Unlike many who were there from the start, Severn said he’s not surprised at the level of popularity the sport has reached in its current very different form.
"Literally, when I first saw it, I could see how big it could get," he said. "I was blown away that you could do this type of competition in the first place. After I got some old VHS tapes, I may have had it on and a friend would drop by, see it in the background, ask, `What are you watching,’ and I’d say, `This crazy thing called Ultimate Fighting, no holds barred.’ Usually they were just dropping by to say, `Hi,’ for a second. Two hours later, they’re still sitting on my couch.
"I was watching them more than I was watching the television. This happened repeatedly, the sport was so captivating. But it was a much different product than it is now. Now it’s been around long enough and people accept it as a sport. When it first began, it was more spectacle than sport. Today, you can see a lot of people don’t even know about this era of NHB. They just know the term MMA, and think it came from January 2005 when The Ultimate Fighter show debuted on Spike TV."
For the past half-dozen years, he’s tried to go out with nostalgia fights based on the early UFC days, against Coleman, Shamrock and Gracie, but they never materialized.
"I did actually meet and speak with Ken and Mark face-to-face because I wasn’t going to let it fall through. You learn as you go through life that you can handle things better yourself than going through managers and attorneys. I would have stopped a couple of years ago if we could have pulled those matches off, but it wasn’t meant to be."
He also notes that what’s important for the sport is having contrasting personalities, noting one of his favorite fighters is Georges St. Pierre, and he loves what he represents, but you can’t have a sport with nothing but GSP’s.
"I like the way Georges St-Pierre presents himself, the way his does his interviews, how he presents himself from a pure athletic standpoint. I love all the things he does and represents," said Severn. "But from a promoters’ perspective and a fans perspective, I don’t want everyone to be Georges St-Pierre or it might be boring to watch. You need Rashad Evans trash talking. You need Brock Lesnar frothing at the mouth. You need different characters. A lot of these guys are realizing this more-and-more.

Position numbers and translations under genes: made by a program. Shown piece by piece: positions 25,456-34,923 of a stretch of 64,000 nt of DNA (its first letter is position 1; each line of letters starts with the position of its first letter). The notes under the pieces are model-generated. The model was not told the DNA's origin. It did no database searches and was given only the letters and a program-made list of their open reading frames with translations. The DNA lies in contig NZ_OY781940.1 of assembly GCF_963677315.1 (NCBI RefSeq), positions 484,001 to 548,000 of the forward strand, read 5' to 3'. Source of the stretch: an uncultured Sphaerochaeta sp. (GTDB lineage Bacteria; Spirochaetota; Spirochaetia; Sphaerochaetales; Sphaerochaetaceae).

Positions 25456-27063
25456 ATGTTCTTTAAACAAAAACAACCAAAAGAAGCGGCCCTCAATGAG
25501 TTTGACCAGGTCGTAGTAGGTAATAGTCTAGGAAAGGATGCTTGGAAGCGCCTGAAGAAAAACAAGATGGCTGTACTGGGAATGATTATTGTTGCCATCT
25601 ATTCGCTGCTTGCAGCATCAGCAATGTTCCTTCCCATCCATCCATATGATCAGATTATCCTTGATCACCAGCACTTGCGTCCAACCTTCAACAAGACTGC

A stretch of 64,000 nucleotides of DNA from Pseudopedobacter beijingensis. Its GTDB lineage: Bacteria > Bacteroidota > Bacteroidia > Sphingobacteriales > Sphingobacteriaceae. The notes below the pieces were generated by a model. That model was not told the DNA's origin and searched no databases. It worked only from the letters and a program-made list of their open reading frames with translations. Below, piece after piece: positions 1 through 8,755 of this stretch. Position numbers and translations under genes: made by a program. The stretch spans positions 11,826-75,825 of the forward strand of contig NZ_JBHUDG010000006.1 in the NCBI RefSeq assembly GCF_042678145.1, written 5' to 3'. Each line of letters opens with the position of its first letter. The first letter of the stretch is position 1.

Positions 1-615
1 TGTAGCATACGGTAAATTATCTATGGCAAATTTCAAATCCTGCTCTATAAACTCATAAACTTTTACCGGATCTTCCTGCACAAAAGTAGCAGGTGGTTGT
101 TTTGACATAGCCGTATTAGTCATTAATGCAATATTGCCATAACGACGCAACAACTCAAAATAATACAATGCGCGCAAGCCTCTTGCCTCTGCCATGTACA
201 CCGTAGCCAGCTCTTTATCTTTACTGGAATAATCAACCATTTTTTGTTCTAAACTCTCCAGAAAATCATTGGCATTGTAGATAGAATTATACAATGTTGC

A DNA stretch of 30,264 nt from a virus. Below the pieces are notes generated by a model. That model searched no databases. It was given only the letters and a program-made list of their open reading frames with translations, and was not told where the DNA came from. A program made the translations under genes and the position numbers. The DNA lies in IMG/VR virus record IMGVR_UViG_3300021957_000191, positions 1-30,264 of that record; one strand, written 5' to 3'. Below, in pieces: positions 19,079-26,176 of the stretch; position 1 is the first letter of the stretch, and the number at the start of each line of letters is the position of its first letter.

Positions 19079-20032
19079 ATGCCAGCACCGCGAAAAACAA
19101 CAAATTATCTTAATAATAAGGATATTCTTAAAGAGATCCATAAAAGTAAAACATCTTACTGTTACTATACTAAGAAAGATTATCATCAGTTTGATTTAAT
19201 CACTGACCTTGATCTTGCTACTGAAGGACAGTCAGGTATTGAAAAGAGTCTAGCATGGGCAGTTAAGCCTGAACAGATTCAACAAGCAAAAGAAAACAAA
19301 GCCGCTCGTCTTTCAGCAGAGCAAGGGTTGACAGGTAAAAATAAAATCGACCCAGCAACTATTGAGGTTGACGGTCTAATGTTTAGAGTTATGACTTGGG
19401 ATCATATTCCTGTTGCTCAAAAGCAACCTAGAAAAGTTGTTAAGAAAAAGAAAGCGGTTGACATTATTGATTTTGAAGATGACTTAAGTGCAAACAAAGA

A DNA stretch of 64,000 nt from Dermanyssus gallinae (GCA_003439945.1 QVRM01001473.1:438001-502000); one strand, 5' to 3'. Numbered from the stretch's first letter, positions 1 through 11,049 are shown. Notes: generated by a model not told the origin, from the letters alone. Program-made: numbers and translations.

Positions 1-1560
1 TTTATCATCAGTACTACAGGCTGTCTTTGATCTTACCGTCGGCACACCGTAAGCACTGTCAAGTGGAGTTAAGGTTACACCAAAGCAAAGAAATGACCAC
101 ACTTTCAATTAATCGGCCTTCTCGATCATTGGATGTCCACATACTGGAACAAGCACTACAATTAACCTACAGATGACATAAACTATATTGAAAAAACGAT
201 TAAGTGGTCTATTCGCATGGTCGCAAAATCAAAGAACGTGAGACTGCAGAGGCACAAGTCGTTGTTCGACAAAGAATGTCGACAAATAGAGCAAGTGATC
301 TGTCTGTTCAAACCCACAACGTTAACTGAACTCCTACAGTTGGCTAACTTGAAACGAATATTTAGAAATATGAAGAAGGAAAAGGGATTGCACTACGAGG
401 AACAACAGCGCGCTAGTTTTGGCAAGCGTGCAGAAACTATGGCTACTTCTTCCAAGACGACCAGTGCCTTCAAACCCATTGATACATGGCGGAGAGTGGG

"Rashad, when he came on the scene, he was as quiet as a church mouse. He wrestled at Michigan State and he came down to my place way back when. He did some matches with my promotion, Danger Zone. I helped him get his first pro fights and helped him get into The Ultimate Fighter show, and then he honed his skills more."
He also helped start out Don Frye, who followed him as one of the sport’s early stars.
"Don Frye was one of my wrestlers at Arizona State. Randy Couture was also wrestling when I was coaching. Don came to me after he had seen UFC, asking if I could help him get into it. I’ve helped a few people. I may have helped him get his foot in the door, but he’s fully to credit for his success. Don ended up having much more success in his run in Japan in Pride and pro wrestling."
Severn hopes to maintain an affiliation with the sport in a way that most of his contemporaries weren’t able to. He’s had limited interaction with UFC. He never worked for the current ownership group, and but made a few appearances, once for a Hall of Fame induction, and once when they went to honor the most popular fighters of the past.
"They’ve contacted me on a few occasions," he said. "They’ve let me know that if I’d be in attendance at shows, tickets will be waiting for me, and I’ve taken them up on it on a few occasions. Lorenzo (Fertitta) and Dana (White) went out of their way to shake my hand. Now that I’m past my era of competition and will still be involved in the sport, in a different type of capacity, I’ve always been a goodwill ambassador.
"I’ve lived a charmed life," he said. "I don’t look at this as sad. It’s tough for any athlete to be involved with something without having feelings about it. I’ve been very fortunate with my health. The way I’ve conducted myself, I’ve won over a lot of people. There were times after winning major events, e-mails and phone calls would come. That great positive support is something I’ll away cherish. Even in the last 10 years, the amount of positive e-mails have inspired me."